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    Legacy ad agency outlooks perk up despite fragile environment

    • Interpublic Group of Companies (IPG), Omnicom Group and Publicis Groupe raised their 2022 outlooks in their most recent earnings reports, which were generally strong.
    • IPG adjusted its full-year projections for organic revenue growth, a key metric of agency health, upward to 6.5% from 6% forecasted in April. Publicis now expects 6% to 7% growth on the year over previous targets of 4% to 5%, while Omincom anticipates gains of 6.5% to 7% versus earlier estimates of 6% to 6.5%.
    • Strength was attributed to areas like e-commerce, retail media and data-driven marketing, as well as greater operational efficiency. Agency resilience could be a promising sign for the industry as the economic picture stays gloomy.  

    Soaring inflation and recessionary fears did not appear to faze Madison Avenue in an otherwise patchy first half. Agency performance remained strong in the second quarter, continuing a theme from the prior period, when the category held steady despite disruptions from the Ukraine war and ongoing pandemic concerns. 

    Breaking the latest results out by company, Omnicom saw organic revenue up 11.3% year-on-year in Q2 to $403.8 million. Publicis’ organic growth for the period increased 10.3% YoY, with Publicis Sapient and data-marketing arm Epsilon up 19.1% and 13.7%, respectively. IPG reported a 7.9% organic revenue gain in Q2. 

    Three of the Big Four ad-holding groups offering a rosier outlook for the full year signals agencies are confident they can weather future volatility, which seems likely as marketers contend with a worsening economic picture.

    Ad spending in June declined for the first time in 15 months, with a notable hit to linear TV, according to Standard Media Index’s latest Core data insights. Those pullbacks could get steeper if the macro situation doesn’t improve, though the fourth quarter and holiday window tend to carry a spike in media activity that may benefit agencies.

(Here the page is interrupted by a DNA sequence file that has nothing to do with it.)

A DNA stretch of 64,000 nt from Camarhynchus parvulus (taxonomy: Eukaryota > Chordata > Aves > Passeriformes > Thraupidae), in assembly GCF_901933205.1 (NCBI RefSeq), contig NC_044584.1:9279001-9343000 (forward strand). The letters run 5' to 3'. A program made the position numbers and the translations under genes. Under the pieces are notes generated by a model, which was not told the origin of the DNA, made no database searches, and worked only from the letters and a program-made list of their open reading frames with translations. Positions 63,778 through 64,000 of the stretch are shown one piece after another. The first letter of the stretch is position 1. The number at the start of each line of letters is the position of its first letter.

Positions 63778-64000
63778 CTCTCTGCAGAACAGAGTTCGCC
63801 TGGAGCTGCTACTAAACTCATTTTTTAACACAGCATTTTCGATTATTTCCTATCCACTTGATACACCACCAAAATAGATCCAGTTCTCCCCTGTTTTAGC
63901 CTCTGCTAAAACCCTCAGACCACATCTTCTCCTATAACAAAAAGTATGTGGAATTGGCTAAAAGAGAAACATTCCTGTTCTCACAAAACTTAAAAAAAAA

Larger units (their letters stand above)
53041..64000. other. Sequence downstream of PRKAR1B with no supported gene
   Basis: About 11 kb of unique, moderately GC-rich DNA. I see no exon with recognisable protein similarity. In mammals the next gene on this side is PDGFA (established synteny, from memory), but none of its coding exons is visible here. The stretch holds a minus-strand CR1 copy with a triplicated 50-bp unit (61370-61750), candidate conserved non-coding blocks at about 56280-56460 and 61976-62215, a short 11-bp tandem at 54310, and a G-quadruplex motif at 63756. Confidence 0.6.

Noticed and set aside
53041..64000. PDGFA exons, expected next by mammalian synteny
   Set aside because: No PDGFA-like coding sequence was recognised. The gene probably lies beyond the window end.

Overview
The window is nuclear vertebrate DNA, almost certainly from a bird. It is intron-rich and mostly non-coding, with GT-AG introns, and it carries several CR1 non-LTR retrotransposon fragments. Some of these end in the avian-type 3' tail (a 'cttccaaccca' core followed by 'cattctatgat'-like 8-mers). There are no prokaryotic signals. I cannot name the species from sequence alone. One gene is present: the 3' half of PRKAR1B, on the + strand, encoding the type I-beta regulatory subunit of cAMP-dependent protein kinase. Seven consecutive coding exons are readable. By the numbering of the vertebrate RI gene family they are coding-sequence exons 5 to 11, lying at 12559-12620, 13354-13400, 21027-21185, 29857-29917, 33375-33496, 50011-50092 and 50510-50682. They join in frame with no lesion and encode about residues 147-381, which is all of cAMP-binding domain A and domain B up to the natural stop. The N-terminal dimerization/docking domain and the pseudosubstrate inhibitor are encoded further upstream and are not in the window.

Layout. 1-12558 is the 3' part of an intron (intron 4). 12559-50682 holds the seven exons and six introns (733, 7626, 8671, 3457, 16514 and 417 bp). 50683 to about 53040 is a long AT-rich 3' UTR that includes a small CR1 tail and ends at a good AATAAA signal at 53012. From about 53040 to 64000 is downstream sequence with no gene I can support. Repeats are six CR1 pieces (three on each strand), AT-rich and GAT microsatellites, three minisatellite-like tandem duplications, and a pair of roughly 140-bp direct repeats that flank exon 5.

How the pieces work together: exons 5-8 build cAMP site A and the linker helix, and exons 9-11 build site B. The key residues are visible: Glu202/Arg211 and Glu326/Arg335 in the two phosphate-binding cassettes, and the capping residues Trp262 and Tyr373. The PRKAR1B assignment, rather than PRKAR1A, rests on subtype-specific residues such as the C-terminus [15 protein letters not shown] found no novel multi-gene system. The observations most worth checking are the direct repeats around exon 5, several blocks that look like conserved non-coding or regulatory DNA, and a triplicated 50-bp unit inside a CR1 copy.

The run of earnings shows agencies have invested in capabilities that are paying off in a downturn. Much of M&A for the sector has focused on e-commerce and performance marketing following a pandemic-driven shift to online sales channels. Broader mandates around digital transformation also continue to inform brand strategy as marketers prepare for changes like the deprecation of third-party cookies, which has boosted alternative methods of reaching consumers including retail media.

    On a call discussing the Q2 results with analysts, Omnicom CEO John Wren highlighted the company’s proliferating number of e-commerce partnerships with companies like Amazon, Instacart, Kroger and Walmart. The executive said the group now has 1,500 employees who specialize in helping clients navigate retail media. That number could grow.

    “Going forward, we will continue to invest organically and through acquisitions in e-commerce and retail media,” said Wren, adding that Omincom will also look to build on strengths in precision marketing, performance media and elsewhere. 

    That said, agency leaders seem aware that the current environment is fragile. Along with rising costs, key markets like the U.S. remain starkly divided and prone to civil strife. Wren decried the recent spate of mass shootings and the Supreme Court’s decision to overturn Roe V. Wade on the analyst call. Many agencies have moved to help employees struggling with abortion care access, including by covering travel costs. 

    Meanwhile, upstarts that have put pressure on the agency world’s old guard are contending with some challenges of their own. S4 Capital, a digitally oriented network led by former WPP chief Martin Sorrell, has enacted a hiring freeze for the rest of the year and issued a profit warning as climbing operating costs weigh on performance.

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